Journal article

Solution Processable Fluorenyl Hexa-peri-hexabenzocoronenes in Organic Field-Effect Transistors and Solar Cells

Wallace WH Wong, T Birendra Singh, Doojin Vak, Wojciech Pisula, Chao Yan, Xinliang Feng, Evan L Williams, Khai Leok Chan, Qinghui Mao, David J Jones, Chang-Qi Ma, Klaus Muellen, Peter Baeuerle, Andrew B Holmes



The organization of organic semiconductor molecules in the active layer of organic electronic devices has important consequences to overall device performance. This is due to the fact that molecular organization directly affects charge carrier mobility of the material. Organic field-effect transistor (OFET) performance is driven by high charge carrier mobility while bulk heterojunction (BHJ) solar cells require balanced hole and electron transport. By investigating the properties and device performance of three structural variations of the fluorenyl hexa-peri-hexabenzocoronene (FHBC) material, the importance of molecular organization to device performance was highlighted. It is clear from 1H..

View full abstract


Awarded by Australian Research Council

Awarded by University of Melbourne, International Science Linkage

Awarded by Agency for Science, Technology and Research (A*STAR)

Awarded by NAIMO EU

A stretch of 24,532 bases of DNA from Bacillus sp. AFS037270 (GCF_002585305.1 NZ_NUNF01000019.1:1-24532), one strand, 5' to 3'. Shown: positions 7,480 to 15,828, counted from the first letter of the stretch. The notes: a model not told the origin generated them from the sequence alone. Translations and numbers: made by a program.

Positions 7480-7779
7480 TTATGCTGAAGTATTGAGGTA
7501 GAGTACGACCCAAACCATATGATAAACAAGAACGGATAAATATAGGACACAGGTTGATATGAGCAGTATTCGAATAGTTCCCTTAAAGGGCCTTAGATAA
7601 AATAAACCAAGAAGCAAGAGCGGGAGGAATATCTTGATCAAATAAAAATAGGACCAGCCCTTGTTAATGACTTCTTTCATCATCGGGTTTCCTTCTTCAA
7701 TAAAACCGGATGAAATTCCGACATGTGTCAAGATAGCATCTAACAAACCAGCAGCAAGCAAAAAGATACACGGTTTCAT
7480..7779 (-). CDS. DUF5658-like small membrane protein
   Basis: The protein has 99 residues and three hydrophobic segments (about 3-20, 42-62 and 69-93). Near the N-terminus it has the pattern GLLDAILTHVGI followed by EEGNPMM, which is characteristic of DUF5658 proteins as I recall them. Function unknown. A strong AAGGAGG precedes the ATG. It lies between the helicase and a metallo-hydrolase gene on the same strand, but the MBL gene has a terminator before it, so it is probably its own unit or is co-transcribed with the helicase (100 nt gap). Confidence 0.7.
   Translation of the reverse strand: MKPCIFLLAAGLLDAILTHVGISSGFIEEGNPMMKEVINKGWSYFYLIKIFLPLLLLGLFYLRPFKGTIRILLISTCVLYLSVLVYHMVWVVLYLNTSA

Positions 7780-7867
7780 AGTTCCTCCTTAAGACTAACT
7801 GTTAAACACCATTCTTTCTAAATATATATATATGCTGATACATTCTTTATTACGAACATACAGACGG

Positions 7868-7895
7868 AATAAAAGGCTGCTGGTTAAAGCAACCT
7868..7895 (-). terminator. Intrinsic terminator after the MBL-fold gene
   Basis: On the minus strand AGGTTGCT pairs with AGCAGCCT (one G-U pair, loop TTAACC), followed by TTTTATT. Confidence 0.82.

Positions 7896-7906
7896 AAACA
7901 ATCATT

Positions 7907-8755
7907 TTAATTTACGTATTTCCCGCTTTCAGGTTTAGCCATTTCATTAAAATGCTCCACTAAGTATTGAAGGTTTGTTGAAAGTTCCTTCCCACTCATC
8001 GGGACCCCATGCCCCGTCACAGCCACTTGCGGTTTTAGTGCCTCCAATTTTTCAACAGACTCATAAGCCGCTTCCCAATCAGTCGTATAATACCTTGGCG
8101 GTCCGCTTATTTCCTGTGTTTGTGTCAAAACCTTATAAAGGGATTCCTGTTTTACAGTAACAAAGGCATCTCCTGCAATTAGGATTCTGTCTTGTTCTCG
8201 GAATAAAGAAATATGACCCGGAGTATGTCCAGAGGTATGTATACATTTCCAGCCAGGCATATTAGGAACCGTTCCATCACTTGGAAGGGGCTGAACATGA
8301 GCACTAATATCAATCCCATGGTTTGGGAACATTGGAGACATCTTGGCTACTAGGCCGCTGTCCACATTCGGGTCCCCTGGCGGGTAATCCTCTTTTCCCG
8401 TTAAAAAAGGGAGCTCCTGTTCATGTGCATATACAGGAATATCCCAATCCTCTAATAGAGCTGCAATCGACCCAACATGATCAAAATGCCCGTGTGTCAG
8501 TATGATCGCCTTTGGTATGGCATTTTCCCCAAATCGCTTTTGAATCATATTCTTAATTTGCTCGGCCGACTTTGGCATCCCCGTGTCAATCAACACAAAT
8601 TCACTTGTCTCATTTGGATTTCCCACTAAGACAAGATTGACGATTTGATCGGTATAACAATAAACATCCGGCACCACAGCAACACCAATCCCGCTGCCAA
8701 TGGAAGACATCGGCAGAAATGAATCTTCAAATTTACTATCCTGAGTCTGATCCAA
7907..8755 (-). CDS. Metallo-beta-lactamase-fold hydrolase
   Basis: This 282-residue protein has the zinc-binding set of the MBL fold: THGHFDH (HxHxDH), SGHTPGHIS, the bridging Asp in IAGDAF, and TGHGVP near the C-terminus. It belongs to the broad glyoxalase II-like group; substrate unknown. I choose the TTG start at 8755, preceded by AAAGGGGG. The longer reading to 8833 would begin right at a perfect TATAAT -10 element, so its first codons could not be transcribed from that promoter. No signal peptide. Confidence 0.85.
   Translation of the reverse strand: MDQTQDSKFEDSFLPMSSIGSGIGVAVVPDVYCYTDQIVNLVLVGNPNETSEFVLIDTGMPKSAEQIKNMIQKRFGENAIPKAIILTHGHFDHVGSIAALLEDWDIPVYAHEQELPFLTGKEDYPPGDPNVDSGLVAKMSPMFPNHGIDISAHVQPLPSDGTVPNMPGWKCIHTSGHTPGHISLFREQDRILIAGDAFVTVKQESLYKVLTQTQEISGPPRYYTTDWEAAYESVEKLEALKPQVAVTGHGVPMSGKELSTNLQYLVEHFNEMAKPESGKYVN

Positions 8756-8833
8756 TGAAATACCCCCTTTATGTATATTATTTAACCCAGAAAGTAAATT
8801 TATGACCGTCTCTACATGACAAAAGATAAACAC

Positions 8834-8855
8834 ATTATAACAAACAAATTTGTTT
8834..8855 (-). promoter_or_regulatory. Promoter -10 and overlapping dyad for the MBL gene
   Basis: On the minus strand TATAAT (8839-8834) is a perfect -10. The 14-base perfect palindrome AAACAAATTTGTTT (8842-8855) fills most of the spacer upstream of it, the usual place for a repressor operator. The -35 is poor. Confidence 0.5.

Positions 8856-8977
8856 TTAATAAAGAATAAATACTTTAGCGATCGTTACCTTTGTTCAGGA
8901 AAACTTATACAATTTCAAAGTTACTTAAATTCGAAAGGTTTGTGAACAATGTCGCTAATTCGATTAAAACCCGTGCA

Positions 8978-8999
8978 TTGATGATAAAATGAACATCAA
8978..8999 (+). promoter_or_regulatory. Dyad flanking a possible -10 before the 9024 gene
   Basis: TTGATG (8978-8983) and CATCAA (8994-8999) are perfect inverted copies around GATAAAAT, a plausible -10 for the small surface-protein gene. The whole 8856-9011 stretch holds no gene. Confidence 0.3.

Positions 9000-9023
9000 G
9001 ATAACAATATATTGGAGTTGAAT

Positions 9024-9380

Funding Acknowledgements

We thank the Australian Research Council (FF0348471, DPO451189, DP0877325) and the Commonwealth Scientific and Industrial Research Organisation (CSIRO), the Victorian Government Department of Primary Industries, the Victorian Endowment for Science, Knowledge and Innovation (VESKI), University of Melbourne, International Science Linkage Project CG 100059 (DIISR, Australia), Visiting Investigatorship Programme (VIP) of the Agency for Science, Technology and Research (A*STAR), the Institute of Materials Research and Engineering (IMRE), DAAD/Go8 exchange scheme, the Fonds der Chemischen Industrie, Deutsche Forschungsgemeinschaft (SFB 569) and the NAIMO EU integrated project (NMP4-CT-2004-500355) for generous financial support. We also thank Dr. Scott Watkins (CSIRO) for the use of the AC2 spectroscope for acquiring the photoelectron spectrum of the FHBC compounds in air. Supporting Information is available online from Wiley InterScience or from the author.